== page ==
In our previous blog post titled, Can I Still Obtain a Protective Order in VA During COVID-19 Quarantine, we discussed the three types of protective orders for domestic violence in Virginia: emergency protective orders, preliminary protective orders, and permanent protective orders. However, we only addressed how long each protective order lasts. The following blog post is a breakdown of when it can be issued and what each protective order does to protect domestic violence victims from their abusers.
An emergency protective order (EPO) can impose the following conditions:
- Prohibit the abuser from committing acts of violence, threats of such violence, or crimes causing injury to person or property
- Prohibit the abuser from any contact with the victim or the victim’s family/household members
- Grant the victim temporary possession of the residence
- The victim may possess a companion animal
- Other conditions the judge or magistrate consider necessary to protect you and your family/household members.
An EPO can be issued by a judge or magistrate in order to protect the health or safety of any person OR it can be issued along with certain criminal charges if warrants are issued.
A preliminary protective order (PPO) imposes the same conditions of an EPO, but can also include the following conditions:
- Remove abuser from the family home
- Grant the victim temporary possession of a jointly owned vehicle or one the victim owns
- Require abuser not to terminate utilities or to restore them
- Grant petitioner and other family if appropriate exclusive use of a cell number or electronic device before the expiration of a contract with cell phone provider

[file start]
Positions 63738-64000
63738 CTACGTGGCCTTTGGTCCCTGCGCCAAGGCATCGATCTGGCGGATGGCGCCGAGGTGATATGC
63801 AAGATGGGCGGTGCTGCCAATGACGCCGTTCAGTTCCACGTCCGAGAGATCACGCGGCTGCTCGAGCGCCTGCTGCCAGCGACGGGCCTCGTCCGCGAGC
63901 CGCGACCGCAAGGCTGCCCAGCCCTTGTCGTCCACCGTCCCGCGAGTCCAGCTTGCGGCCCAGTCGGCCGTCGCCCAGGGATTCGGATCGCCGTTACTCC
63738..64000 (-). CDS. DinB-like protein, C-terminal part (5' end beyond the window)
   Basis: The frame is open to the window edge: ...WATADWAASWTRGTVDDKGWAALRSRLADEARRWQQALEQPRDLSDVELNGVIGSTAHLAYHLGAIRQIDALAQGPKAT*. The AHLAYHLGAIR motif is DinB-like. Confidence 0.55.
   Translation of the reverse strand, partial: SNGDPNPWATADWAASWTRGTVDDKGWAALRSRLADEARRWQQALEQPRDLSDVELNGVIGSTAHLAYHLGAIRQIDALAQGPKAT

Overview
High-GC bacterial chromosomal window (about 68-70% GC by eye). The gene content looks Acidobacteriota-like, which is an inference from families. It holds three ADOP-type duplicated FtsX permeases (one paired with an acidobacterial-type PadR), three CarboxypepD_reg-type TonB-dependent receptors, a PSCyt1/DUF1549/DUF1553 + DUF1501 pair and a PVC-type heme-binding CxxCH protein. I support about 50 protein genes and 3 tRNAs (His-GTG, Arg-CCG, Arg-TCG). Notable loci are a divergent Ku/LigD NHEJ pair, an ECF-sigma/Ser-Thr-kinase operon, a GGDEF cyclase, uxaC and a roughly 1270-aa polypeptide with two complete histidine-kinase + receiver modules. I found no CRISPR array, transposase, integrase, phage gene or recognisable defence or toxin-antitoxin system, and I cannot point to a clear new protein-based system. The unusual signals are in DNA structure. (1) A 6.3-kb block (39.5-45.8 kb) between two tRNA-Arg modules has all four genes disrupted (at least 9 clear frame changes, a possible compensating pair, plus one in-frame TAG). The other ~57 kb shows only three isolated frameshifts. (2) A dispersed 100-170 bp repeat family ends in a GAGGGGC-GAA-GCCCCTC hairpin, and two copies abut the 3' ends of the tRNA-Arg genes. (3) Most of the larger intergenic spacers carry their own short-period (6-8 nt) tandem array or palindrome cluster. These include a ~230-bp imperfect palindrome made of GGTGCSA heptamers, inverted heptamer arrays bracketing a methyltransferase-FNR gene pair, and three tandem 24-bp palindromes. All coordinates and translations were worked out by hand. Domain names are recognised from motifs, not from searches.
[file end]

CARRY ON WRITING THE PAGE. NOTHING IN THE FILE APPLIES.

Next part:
- Prohibit the abuser from using a cell phone or electronic device to locate the victim
- Require the abuser to provide another suitable place for the family/household members to live
This type of order can be issued if a petitioner shows that within a reasonable time he or she was subjected to family abuse which means there was an act of violence, force, or threat that resulted in bodily injury OR places one in reasonable apprehension of death, sexual assault, or bodily injury AND a protective order is necessary to protect the health and safety of the petitioner and their family or household members.
A permanent protective order (PO) imposes the same conditions of an EPO and a PPO, with the addition of the following conditions:
- Order the Abuser to participate in counseling, treatment, or other programs as the court deems appropriate
- Provide a minor child with temporary custody or visitation
- Award temporary child support in some cases
- All firearms owned or possessed by an abuser must be forfeited (as of July 1, 2020, these firearms must be turned into police and cannot be given to a friend or family member to store for the abuser)
A permanent protective order may be issued if there has been an act of family abuse which means an act of violence, force, or threat that results in bodily injury OR places one in reasonable apprehension of death, sexual assault, or bodily injury AND the court feels that it must issue one to protect the health and safety of the victim and their family and household members.
If you are interested in either obtaining a protective order or defending yourself against a protective order violation, contact The Law Office of Ann Thayer, PLLC today at (703) 940-0001 to learn about your available legal options. Schedule a free consultation immediately.